Talk to the Veterans Crisis Line now
U.S. flag
An official website of the United States government

Health Services Research & Development

Go to the ORD website
Go to the QUERI website

HSR&D Citation Abstract

Search | Search by Center | Search by Source | Keywords in Title

Thyroid Hormone Therapy and Incident Stroke.

Papaleontiou M, Levine DA, Reyes-Gastelum D, Hawley ST, Banerjee M, Haymart MR. Thyroid Hormone Therapy and Incident Stroke. The Journal of clinical endocrinology and metabolism. 2021 Sep 27; 106(10):e3890-e3900.

Dimensions for VA is a web-based tool available to VA staff that enables detailed searches of published research and research projects.

If you have VA-Intranet access, click here for more information vaww.hsrd.research.va.gov/dimensions/

VA staff not currently on the VA network can access Dimensions by registering for an account using their VA email address.
   Search Dimensions for VA for this citation
* Don't have VA-internal network access or a VA email address? Try searching the free-to-the-public version of Dimensions



Abstract:

CONTEXT: Stroke is a leading cause of death and disability and there is a need to identify modifiable risk factors. OBJECTIVE: We aimed to determine the relationship between thyroid hormone treatment intensity and incidence of atrial fibrillation and stroke. METHODS: We conducted a retrospective cohort study using data from the Veterans Health Administration between 2004 and 2017, with a median follow-up of 59 months. The study population comprised 733 208 thyroid hormone users aged = 18 years with at least 2 thyroid stimulating hormone (TSH) measurements between thyroid hormone initiation and incident event (atrial fibrillation or stroke) or study conclusion (406 030 thyroid hormone users with at least 2 free thyroxine [T4] measurements). RESULTS: Overall, 71 333/643 687 (11.08%) participants developed incident atrial fibrillation and 41 931/663 809 (6.32%) stroke. In multivariable analyses controlling for pertinent factors such as age, sex, and prior history of atrial fibrillation, higher incidence of stroke was associated with low TSH or high free T4 levels (ie, exogenous hyperthyroidism; eg, TSH < 0.1 mIU/L; OR 1.33; 95% CI, 1.24-1.43; free T4 > 1.9 ng/dL, OR 1.17, 95% CI 1.06-1.30) and high TSH or low free T4 levels (ie, exogenous hypothyroidism; eg, TSH > 5.5 mIU/L; OR 1.29; 95% CI, 1.26-1.33; free T4 < 0.7 ng/dL; OR 1.29; 95% CI, 1.22-1.35) compared with euthyroidism (TSH > 0.5-5.5 mIU/L and free T4 0.7-1.9 ng/dL). Risk of developing atrial fibrillation and stroke was cumulative over time for both patients with exogenous hyperthyroidism and hypothyroidism. CONCLUSION: Both exogenous hyper- and hypothyroidism were associated with increased risk of stroke, highlighting the importance of patient medication safety.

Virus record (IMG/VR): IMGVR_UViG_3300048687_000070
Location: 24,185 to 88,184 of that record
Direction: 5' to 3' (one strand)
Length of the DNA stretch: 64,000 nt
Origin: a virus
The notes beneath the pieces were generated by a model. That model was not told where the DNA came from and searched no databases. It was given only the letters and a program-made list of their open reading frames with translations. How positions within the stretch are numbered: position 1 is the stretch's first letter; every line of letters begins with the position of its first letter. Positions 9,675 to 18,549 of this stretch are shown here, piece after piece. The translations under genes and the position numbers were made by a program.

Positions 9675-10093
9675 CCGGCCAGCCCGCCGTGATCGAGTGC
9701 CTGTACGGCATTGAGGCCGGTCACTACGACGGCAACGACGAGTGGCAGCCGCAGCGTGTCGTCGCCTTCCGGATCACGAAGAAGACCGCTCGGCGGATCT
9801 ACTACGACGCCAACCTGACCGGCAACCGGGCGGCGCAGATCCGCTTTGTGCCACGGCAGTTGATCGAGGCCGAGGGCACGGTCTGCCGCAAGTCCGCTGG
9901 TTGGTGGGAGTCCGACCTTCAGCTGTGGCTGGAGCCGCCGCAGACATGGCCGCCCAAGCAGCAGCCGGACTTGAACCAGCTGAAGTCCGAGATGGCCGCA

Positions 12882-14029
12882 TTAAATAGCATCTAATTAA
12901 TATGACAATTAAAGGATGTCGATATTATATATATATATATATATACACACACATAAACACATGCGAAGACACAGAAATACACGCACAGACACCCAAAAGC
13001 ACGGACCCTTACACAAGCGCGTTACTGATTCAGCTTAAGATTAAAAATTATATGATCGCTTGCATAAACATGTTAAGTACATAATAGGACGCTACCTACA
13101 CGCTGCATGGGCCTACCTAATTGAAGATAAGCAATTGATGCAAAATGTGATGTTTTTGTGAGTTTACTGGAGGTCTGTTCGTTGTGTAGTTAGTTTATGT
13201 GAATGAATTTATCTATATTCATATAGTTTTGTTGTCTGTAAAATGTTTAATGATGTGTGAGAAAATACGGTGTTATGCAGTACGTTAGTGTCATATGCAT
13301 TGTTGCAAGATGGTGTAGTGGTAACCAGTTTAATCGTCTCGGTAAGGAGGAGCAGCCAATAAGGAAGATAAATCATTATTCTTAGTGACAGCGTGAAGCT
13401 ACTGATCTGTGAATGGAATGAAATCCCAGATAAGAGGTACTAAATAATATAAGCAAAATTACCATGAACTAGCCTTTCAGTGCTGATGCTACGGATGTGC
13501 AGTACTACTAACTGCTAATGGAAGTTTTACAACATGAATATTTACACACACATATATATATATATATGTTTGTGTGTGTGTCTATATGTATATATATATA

Questions about the HSR&D website? Email the Web Team.

Any health information on this website is strictly for informational purposes and is not intended as medical advice. It should not be used to diagnose or treat any condition.